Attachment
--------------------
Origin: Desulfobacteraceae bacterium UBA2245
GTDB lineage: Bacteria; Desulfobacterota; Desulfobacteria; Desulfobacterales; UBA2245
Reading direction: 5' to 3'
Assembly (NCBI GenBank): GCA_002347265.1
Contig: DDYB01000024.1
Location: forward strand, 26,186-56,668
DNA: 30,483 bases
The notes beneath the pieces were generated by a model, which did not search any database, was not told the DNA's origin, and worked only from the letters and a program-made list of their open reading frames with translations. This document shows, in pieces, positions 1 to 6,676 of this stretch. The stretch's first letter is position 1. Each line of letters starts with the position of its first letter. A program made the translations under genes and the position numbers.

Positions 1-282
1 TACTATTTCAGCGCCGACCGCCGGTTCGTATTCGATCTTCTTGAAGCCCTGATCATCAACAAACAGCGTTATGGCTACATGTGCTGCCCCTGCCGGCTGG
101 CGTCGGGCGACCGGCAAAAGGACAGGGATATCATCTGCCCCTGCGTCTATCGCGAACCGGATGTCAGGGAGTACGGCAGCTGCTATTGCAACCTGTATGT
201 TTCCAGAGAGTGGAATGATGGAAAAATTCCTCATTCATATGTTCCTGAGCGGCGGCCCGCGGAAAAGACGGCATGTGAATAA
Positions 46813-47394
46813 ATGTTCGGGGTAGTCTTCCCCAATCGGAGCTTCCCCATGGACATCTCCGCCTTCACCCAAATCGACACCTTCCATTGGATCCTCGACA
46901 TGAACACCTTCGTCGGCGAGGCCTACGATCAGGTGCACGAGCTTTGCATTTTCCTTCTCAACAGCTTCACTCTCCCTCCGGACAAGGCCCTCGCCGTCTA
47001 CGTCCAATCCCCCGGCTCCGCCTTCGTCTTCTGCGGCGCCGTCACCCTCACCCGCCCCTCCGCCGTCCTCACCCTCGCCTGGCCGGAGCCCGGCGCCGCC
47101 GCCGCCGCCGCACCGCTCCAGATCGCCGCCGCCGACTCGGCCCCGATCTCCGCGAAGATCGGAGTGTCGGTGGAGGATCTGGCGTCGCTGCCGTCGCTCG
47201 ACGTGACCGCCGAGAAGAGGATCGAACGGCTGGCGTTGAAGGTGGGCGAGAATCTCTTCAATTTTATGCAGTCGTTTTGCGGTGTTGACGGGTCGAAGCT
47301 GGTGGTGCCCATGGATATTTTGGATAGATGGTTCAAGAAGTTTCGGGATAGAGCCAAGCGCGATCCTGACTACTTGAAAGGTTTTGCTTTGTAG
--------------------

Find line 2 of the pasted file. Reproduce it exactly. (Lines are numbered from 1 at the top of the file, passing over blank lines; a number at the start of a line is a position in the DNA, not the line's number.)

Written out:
GTDB lineage: Bacteria; Desulfobacterota; Desulfobacteria; Desulfobacterales; UBA2245